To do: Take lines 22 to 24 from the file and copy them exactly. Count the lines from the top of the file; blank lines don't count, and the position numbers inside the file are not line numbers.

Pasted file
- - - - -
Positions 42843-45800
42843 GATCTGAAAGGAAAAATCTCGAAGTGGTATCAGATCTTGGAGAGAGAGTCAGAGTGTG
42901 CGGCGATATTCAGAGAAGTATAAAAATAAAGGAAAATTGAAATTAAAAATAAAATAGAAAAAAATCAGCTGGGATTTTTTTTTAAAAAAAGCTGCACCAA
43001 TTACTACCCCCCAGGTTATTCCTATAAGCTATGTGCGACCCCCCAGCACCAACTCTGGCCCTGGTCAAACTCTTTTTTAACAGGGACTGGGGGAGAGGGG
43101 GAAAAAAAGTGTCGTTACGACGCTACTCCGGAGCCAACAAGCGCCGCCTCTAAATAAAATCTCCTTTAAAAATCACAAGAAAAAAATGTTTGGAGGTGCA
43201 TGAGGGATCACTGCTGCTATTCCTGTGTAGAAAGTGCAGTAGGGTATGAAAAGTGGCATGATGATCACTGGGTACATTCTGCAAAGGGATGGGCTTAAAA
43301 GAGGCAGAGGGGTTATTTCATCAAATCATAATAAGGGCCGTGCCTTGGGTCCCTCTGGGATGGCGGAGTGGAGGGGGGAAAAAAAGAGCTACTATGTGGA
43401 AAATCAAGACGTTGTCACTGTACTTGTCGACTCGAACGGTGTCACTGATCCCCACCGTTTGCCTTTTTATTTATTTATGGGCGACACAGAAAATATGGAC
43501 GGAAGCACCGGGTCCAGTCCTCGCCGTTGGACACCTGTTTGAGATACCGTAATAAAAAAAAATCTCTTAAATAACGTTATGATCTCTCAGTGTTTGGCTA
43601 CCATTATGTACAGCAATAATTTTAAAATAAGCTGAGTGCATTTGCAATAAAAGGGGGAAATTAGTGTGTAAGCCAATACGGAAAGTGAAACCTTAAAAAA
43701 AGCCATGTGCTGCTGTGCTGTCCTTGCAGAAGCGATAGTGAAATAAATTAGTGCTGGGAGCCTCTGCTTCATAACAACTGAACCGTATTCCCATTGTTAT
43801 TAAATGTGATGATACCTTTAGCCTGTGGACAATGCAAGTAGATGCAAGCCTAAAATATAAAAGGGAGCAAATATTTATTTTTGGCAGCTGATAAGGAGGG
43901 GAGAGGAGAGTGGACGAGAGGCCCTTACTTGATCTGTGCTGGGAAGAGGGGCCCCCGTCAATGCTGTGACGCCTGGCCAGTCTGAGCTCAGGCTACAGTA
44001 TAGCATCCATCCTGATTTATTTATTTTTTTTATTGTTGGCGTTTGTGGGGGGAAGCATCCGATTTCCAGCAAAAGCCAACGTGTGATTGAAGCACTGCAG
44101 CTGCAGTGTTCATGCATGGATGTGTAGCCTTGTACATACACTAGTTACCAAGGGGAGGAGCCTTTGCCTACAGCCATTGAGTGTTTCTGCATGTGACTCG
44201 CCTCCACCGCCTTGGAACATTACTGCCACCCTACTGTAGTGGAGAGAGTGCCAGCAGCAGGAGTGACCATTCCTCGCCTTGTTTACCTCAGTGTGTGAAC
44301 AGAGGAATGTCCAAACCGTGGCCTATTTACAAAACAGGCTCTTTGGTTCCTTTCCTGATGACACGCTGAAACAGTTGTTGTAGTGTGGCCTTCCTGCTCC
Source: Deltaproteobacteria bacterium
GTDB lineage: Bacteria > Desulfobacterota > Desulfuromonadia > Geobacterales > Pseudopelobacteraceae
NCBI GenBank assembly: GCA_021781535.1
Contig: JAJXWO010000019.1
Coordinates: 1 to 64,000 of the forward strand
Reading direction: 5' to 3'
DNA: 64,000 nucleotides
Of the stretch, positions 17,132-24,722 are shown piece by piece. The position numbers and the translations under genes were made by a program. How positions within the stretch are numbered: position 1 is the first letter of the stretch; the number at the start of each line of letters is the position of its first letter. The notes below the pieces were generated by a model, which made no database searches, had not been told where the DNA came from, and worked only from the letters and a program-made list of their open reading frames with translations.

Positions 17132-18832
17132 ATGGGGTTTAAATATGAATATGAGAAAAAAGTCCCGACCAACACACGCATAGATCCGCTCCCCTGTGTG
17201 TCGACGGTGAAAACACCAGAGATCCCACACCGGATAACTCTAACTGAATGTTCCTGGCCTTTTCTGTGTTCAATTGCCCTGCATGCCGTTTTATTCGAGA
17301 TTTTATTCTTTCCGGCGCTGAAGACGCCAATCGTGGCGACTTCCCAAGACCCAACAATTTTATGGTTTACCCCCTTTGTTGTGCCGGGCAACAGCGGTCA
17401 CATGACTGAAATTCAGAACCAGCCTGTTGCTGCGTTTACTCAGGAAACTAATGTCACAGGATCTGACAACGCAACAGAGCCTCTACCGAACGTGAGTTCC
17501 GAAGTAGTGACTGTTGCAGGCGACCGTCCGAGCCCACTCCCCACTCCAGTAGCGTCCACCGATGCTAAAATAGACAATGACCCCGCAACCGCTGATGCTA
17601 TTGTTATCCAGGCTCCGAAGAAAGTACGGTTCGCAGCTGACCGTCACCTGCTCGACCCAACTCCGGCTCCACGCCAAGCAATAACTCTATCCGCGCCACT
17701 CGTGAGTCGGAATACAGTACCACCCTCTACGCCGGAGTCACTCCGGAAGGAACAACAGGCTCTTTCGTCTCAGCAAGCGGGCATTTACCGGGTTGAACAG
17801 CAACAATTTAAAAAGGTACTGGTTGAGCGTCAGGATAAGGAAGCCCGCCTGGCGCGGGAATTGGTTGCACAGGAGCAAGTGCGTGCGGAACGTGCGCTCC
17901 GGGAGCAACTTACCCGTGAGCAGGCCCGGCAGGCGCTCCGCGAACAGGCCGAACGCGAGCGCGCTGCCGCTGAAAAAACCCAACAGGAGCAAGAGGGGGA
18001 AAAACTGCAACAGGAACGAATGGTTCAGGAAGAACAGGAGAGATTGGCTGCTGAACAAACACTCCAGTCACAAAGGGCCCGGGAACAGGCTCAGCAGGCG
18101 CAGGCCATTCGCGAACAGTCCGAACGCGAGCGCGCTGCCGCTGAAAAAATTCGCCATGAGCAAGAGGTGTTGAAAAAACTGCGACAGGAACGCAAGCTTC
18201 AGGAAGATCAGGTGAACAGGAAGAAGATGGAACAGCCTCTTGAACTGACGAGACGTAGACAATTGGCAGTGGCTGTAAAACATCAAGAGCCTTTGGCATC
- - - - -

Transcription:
Coordinates: 1 to 64,000 of the forward strand
Reading direction: 5' to 3'
DNA: 64,000 nucleotides